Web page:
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Downes P.J.,Western Australian Museum | Demeny A.,Hungarian Academy of Sciences | Czuppon G.,Hungarian Academy of Sciences | Jaques A.L.,Australian National University | And 7 more authors.
Mineralium Deposita | Year: 2014

The Neoproterozoic Cummins Range Carbonatite Complex (CRCC) is situated in the southern Halls Creek Orogen adjacent to the Kimberley Craton in northern Western Australia. The CRCC is a composite, subvertical to vertical stock ∼2 km across with a rim of phlogopite–diopside clinopyroxenite surrounding a plug of calcite carbonatite and dolomite carbonatite dykes and veins that contain variable proportions of apatite–phlogopite–magnetite ± pyrochlore ± metasomatic Na–Ca amphiboles ± zircon. Early high-Sr calcite carbonatites (4,800–6,060 ppm Sr; La/YbCN= 31.6–41.5; δ13C = −4.2 to −4.0 ‰) possibly were derived from a carbonated silicate parental magma by fractional crystallization. Associated high-Sr dolomite carbonatites (4,090–6,310 ppm Sr; La/YbCN= 96.5–352) and a late-stage, narrow, high rare earth element (REE) dolomite carbonatite dyke (La/YbCN= 2756) define a shift in the C–O stable isotope data (δ18O = 7.5 to 12.6 ‰; δ13C = −4.2 to −2.2 ‰) from the primary carbonatite field that may have been produced by Rayleigh fractionation with magma crystallization and cooling or through crustal contamination via fluid infiltration. Past exploration has focussed primarily on the secondary monazite-(Ce)-rich REE and U mineralization in the oxidized zone overlying the carbonatite. However, high-grade primary hydrothermal REE mineralization also occurs in narrow (<1 m wide) shear-zone hosted lenses of apatite–monazite-(Ce) and foliated monazite-(Ce)–talc rocks (≤∼25.8 wt% total rare earth oxide (TREO); La/YbCN= 30,085), as well as in high-REE dolomite carbonatite dykes (3.43 wt% TREO), where calcite, parisite-(Ce) and synchysite-(Ce) replace monazite-(Ce) after apatite. Primary magmatic carbonatites were widely hydrothermally dolomitized to produce low-Sr dolomite carbonatite (38.5–282 ppm Sr; La/YbCN= 38.4–158.4; δ18O = 20.8 to 21.9 ‰; δ13C = −4.3 to −3.6 ‰) that contains weak REE mineralization in replacement textures, veins and coating vugs. The relatively high δD values (−54 to −34 ‰) of H2O derived from carbonatites from the CRCC indicate that the fluids associated with carbonate formation contained a significant amount of crustal component in accordance with the elevated δ13C values (∼−4 ‰). The high δD and δ13C signature of the carbonatites may have been produced by CO2–H2O metasomatism of the mantle source during Paleoproterozoic subduction beneath the eastern margin of the Kimberley Craton. © 2014, Springer-Verlag Berlin Heidelberg.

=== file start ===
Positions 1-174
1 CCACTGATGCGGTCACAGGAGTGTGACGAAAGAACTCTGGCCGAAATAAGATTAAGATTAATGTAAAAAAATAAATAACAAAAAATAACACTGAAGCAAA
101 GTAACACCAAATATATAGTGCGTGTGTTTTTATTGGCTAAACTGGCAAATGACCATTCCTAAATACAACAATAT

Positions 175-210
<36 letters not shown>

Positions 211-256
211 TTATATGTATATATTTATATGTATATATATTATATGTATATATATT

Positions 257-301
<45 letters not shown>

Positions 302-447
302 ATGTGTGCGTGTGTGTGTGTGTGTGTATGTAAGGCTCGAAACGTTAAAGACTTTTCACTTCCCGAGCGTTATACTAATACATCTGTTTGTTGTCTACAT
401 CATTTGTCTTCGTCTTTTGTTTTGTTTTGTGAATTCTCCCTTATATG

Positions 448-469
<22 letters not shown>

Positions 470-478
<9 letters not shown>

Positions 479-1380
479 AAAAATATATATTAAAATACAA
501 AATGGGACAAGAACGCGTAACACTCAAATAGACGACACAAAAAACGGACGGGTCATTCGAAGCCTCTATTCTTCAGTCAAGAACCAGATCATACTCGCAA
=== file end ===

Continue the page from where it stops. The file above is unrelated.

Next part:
Tiwari O.N.,Copper Project | Pradhan M.,National Institute of Technology Raipur | Nandy T.,Indian National Environmental Engineering Research Institute
Desalination and Water Treatment | Year: 2016

The chemical precipitation technique has been successfully utilized to treat the mine water. The copper concentration in mine water was below 50 mg per liter in majority of samples collected for the study. Iron concentration varied between 0.02 and 4.55 mg per liter. It was 0.674–3.83 mg per liter for manganese and fluoride concentration of 0.18–6.6 mg per liter was found. The pH range of mine water was 4.1 and 7.4. The study investigated the effect of pH adjustment and lime dosage on the mine water. Sample after treatment were analyzed for pH, chemical oxygen demand (COD), suspended solids (SS), total dissolved solids (TDS), and copper and fluoride ion concentration. The copper concentration reduction was found to be >99% over a treatment pH range of 8.0–9.5 using lime dosage of 140–170 mg/L at 56% purity of lime but the fluoride removal efficiency was approximately 40% at a treatment pH of 9.0. Thus, the study indicates the requirement of elevated pH (10.5) for better fluoride removal efficiency of 70%. It was also observed that lime with higher purity is better in terms of copper and fluoride removal effectiveness. Finally, the treated water pH (after settlement of sludge) was in the range recommended for discharge in inland surface waters bodies. © 2016 Balaban Desalination Publications. All rights reserved.

Samareh H.,Islamic Azad University at Tehran | Khoshrou S.H.,Amirkabir University of Technology | Shahriar K.,Amirkabir University of Technology | Saberi M.M.,Copper Project
Arabian Journal of Geosciences | Year: 2015

Ground vibration around mining areas is one of the undesirable phenomena of production blasts. To predict vibration magnitude due to production blasts in Sarcheshmeh Copper Mine, the seismic wave characteristics are recorded in two parts of south-east and south-west mine by seismometers. The blasts of each part are grouped by cluster analysis, and using multivariate analysis for each of the groups, models were defined to predict peak particle velocity (PPV). For model validation, first PPV values of some recorded experimental blast in the mine was predicated and the root mean squared error (RMSE) and mean absolute error were calculated for the cases of after- and before-grouped seismic data. In the south-west region of the mine, the RMSE is calculated after and before clustering the data 8.9 and 11.95, respectively. These values are shown; the created models after clustering in comparison with before clustering could decrease the rate of error up to 3. This rate of error and the value of mean absolute error are shown; the performance of created models is improved after the cluster analysis predicated the PPV. But in the south-east region of the mine, the value of RMSE by means of created models after clustering the data is increased in comparison with before clustering up to 0.22. This shows that the performance of models after clustering is decreased. © 2015 Saudi Society for Geosciences

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